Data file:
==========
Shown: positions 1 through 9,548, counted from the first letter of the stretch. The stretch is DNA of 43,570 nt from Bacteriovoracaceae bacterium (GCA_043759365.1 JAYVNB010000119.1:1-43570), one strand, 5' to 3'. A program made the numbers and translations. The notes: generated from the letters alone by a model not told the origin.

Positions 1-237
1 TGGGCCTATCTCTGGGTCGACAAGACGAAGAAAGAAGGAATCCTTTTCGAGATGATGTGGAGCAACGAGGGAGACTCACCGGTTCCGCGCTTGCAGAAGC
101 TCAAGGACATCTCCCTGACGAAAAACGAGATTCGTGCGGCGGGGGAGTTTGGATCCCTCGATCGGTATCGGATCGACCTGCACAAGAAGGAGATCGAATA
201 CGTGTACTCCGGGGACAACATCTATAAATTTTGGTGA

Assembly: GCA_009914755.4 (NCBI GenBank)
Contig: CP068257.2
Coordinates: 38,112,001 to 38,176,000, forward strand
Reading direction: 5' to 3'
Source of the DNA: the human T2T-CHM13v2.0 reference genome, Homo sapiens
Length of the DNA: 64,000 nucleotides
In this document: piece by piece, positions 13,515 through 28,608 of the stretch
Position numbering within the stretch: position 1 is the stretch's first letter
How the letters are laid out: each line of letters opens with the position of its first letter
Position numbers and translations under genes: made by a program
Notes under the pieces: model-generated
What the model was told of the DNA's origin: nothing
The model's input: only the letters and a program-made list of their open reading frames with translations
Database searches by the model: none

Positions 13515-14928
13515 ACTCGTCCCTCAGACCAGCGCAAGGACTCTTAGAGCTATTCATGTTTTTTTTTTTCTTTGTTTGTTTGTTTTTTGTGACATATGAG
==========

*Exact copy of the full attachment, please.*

Shown: positions 1 through 9,548, counted from the first letter of the stretch. The stretch is DNA of 43,570 nt from Bacteriovoracaceae bacterium (GCA_043759365.1 JAYVNB010000119.1:1-43570), one strand, 5' to 3'. A program made the numbers and translations. The notes: generated from the letters alone by a model not told the origin.

Positions 1-237
1 TGGGCCTATCTCTGGGTCGACAAGACGAAGAAAGAAGGAATCCTTTTCGAGATGATGTGGAGCAACGAGGGAGACTCACCGGTTCCGCGCTTGCAGAAGC
101 TCAAGGACATCTCCCTGACGAAAAACGAGATTCGTGCGGCGGGGGAGTTTGGATCCCTCGATCGGTATCGGATCGACCTGCACAAGAAGGAGATCGAATA
201 CGTGTACTCCGGGGACAACATCTATAAATTTTGGTGA

Assembly: GCA_009914755.4 (NCBI GenBank)
Contig: CP068257.2
Coordinates: 38,112,001 to 38,176,000, forward strand
Reading direction: 5' to 3'
Source of the DNA: the human T2T-CHM13v2.0 reference genome, Homo sapiens
Length of the DNA: 64,000 nucleotides
In this document: piece by piece, positions 13,515 through 28,608 of the stretch
Position numbering within the stretch: position 1 is the stretch's first letter
How the letters are laid out: each line of letters opens with the position of its first letter
Position numbers and translations under genes: made by a program
Notes under the pieces: model-generated
What the model was told of the DNA's origin: nothing
The model's input: only the letters and a program-made list of their open reading frames with translations
Database searches by the model: none

Positions 13515-14928
13515 ACTCGTCCCTCAGACCAGCGCAAGGACTCTTAGAGCTATTCATGTTTTTTTTTTTCTTTGTTTGTTTGTTTTTTGTGACATATGAG